But if that understanding of the condition had played out as expected, women who had an entire breast removed, or even both breasts as a sort of double precaution, should have been protected from invasive breast cancer. Instead, the findings showed, they had the same risk as those who had a lumpectomy. Almost no women went untreated, so it is not clear if as a group they did worse.
But some women who died of breast cancer ended up with the disease throughout their body without ever having it recur in their breast — many, in fact, had no breast because they had had a mastectomy. Those very rare fatal cases of D.C.I.S. followed by fatal breast cancer, Dr. Narod concluded, had most likely already spread at the time of detection. As for the rest, he said, they were never going to spread anyway.
Dr. Esserman said that if deadly breast cancers started out as D.C.I.S., the incidence of invasive breast cancers should have plummeted with rising detection rates. That has not happened, even though in the pre-mammographyera, before about 1980, the number of women found to have D.C.I.S. was only in the hundreds. Nearly 240,000 women receive diagnoses of invasive breast cancer each year.
Those facts lead Dr. Narod to a blunt view. After a surgeon has removed the aberrant cells for thebiopsy, he said, “I think the best way to treat D.C.I.S. is to do nothing.”
Others drew back from that advice.
Dr. Monica Morrow, chief breast cancer surgeon at Memorial Sloan Kettering Cancer Center, said it made more sense to view D.C.I.S. as a cancer precursor that should be treated the way it is now, with a lumpectomy or mastectomy. She questioned whether those women who were treated and ended up dying of breast cancer anyway had been misdiagnosed.
In some cases, pathologists look at only a small amount of tumor, Dr. Morrow said, and could have missed areas of invasive cancer. Even the best mastectomy leaves cells behind, she added, which could explain why a small number of women with D.C.I.S. who had mastectomies, even double mastectomies, died of breast cancer.
Dr. Brawley said the new study, by showing which D.C.I.S. patients were at highest risk, would help enormously in defining who might benefit from treatment. It could not show that the high-risk women — young, black or with tumors with ominous molecular markers — were helped by treatment because there were too few of them, and pretty much every one of them was treated. But Dr. Brawley said he would like to see clinical trials that addressed that question, as well as whether the rest of the women with D.C.I.S., 80 percent of them, would be fine without treatment or with anti-estrogendrugs like tamoxifen or raloxifene that can reduce overall breast cancer risk.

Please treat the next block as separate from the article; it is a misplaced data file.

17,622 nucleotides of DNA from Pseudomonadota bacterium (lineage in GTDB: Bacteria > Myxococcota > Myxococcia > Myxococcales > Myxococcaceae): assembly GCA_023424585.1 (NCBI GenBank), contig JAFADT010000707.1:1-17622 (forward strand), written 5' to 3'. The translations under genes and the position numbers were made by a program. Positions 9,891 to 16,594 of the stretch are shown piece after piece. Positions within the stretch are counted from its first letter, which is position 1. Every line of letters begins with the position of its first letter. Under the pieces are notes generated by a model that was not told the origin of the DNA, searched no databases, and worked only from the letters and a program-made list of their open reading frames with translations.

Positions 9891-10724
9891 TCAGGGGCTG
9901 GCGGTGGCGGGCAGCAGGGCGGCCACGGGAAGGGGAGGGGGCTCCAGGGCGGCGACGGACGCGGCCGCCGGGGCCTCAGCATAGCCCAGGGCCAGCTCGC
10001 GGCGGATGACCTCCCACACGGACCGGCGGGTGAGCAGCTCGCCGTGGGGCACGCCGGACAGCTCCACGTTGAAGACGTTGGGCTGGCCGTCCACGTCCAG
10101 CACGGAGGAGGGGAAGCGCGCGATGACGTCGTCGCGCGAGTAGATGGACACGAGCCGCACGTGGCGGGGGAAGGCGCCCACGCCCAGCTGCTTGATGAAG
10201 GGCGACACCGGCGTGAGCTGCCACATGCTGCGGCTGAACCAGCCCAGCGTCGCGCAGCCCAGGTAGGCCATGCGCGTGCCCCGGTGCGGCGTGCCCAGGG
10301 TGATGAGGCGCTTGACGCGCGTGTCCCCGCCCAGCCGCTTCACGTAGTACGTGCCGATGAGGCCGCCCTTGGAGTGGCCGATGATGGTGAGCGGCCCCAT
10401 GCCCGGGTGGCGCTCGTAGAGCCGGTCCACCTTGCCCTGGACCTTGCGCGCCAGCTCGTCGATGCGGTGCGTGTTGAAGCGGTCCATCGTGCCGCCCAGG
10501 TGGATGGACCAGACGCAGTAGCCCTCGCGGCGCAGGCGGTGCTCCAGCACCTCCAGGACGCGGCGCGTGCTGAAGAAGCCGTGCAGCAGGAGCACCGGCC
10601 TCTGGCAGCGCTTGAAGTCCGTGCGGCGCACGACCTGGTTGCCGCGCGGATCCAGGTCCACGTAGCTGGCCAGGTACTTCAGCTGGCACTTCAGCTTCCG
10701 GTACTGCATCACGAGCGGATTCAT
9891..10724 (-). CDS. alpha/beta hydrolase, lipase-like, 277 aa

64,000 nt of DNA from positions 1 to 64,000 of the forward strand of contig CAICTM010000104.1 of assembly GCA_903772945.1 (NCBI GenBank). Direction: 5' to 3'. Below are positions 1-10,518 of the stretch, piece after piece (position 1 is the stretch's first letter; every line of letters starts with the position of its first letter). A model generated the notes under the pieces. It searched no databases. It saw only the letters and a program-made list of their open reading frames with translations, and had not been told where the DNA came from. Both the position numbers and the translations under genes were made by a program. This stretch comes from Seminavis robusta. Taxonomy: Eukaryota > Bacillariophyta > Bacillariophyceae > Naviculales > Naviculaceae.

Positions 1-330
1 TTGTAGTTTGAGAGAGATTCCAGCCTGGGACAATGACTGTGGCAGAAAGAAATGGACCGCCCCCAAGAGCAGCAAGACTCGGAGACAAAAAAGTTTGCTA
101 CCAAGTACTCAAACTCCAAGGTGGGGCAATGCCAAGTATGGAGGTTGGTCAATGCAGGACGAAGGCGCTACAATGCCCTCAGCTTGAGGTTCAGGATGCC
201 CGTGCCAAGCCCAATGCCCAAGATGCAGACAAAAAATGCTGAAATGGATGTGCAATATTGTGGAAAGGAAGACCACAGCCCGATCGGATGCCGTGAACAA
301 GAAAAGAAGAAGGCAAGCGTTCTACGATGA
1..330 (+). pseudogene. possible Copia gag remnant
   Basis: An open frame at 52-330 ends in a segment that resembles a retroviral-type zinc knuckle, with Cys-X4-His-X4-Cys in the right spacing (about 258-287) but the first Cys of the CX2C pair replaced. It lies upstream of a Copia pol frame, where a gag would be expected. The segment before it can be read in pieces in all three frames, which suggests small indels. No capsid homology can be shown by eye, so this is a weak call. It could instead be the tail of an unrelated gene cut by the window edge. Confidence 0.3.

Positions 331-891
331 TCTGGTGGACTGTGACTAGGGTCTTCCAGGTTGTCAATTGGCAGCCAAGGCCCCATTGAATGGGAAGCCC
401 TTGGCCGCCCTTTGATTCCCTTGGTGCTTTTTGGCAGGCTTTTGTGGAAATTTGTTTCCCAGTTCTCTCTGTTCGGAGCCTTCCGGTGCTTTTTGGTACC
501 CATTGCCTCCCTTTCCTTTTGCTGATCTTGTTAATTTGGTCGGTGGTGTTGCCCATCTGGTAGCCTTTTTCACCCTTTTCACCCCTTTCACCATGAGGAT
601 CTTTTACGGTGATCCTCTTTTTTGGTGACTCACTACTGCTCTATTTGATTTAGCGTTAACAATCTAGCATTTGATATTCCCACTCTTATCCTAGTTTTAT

The notion that most women with D.C.I.S. might not need mastectomies or lumpectomies can be agonizing for those, like Therese Taylor of Mississauga, Ontario, who have already gone through such treatment. Four years ago, when she was 51, a doctor sent her for a mammogram, telling her he felt a lump in her right breast. That breast was fine, but it turned out she had D.C.I.S. in her left breast. A surgeon, she said, told her that “it was consistent with cancer” and that she should have a mastectomy.
“I went into a state of shock and fear,” Ms. Taylor said. She had the surgery.
She regrets it. “It takes away your feeling of attractiveness,” she said. “Compared to women who really have cancer, it is nothing. But the mastectomy was for no reason, and that’s why it bothers me.”
But if D.C.I.S. is actually a risk factor for invasive cancer, rather than a precursor, it might be possible to help women reduce their risk, perhaps with hormonal or immunological therapies to change the breast environment, making it less hospitable to cancer cells, Dr. Esserman said.
“As we learn more, that gives us the courage to try something different,” she said.
The stakes in this debate are high. Karuna Jaggar, executive director of Breast Cancer Action, an education and activist organization, said women tended not to appreciate the harms of overtreatment and often overestimated their risk of dying of cancer, making them react with terror.
“Treatment comes with short- and long-term impacts,” Ms. Jaggar said, noting that women who get cancer treatment areless likely to be employed several years later and tend toearn lessthan before. There are emotional tolls and strains on relationships. And there can be complications from breast cancer surgery, includinglymphedema, a permanent pooling of lymphatic fluid in the arm.
“These are not theoretical harms,” Ms. Jaggar said.
University of Adelaide researchers have discovered a high–fat diet may impair important receptors located in the stomach that signal fullness. Published in the journal PLOS ONE, researchers from the University’s Centre for Nutrition and Gastrointestinal Diseases (based at the South Australian Health and Medical Research Institute) investigated the association between hot chilli pepper receptors (TRPV1) in the stomach and the feeling of fullness, in laboratory studies. “It’s exciting that we now know more about the TRPV1 receptor pathway and that the consumption of capsaicin may be able to prevent overeating through an action on nerves in the stomach,” says Dr Kentish, National Health and Medical Research Council (NHMRC) Fellow from the University of Adelaide’s School of Medicine. “The next stage of research will involve investigation of the mechanisms behind TRPV1 receptor activation with the aim of developing a more palatable therapy. “We will also do further work to determine why a high–fat diet de–sensitises TRPV1 receptors and investigate if we can reverse the damage,” he says.
My friend’s mother got terrifying news after she had amammogram. She had Stage 0breast cancer.Cancer. That dreadful word. Of course she had to have surgery to get it out of her breast, followed by hormonal therapy.
Or did she?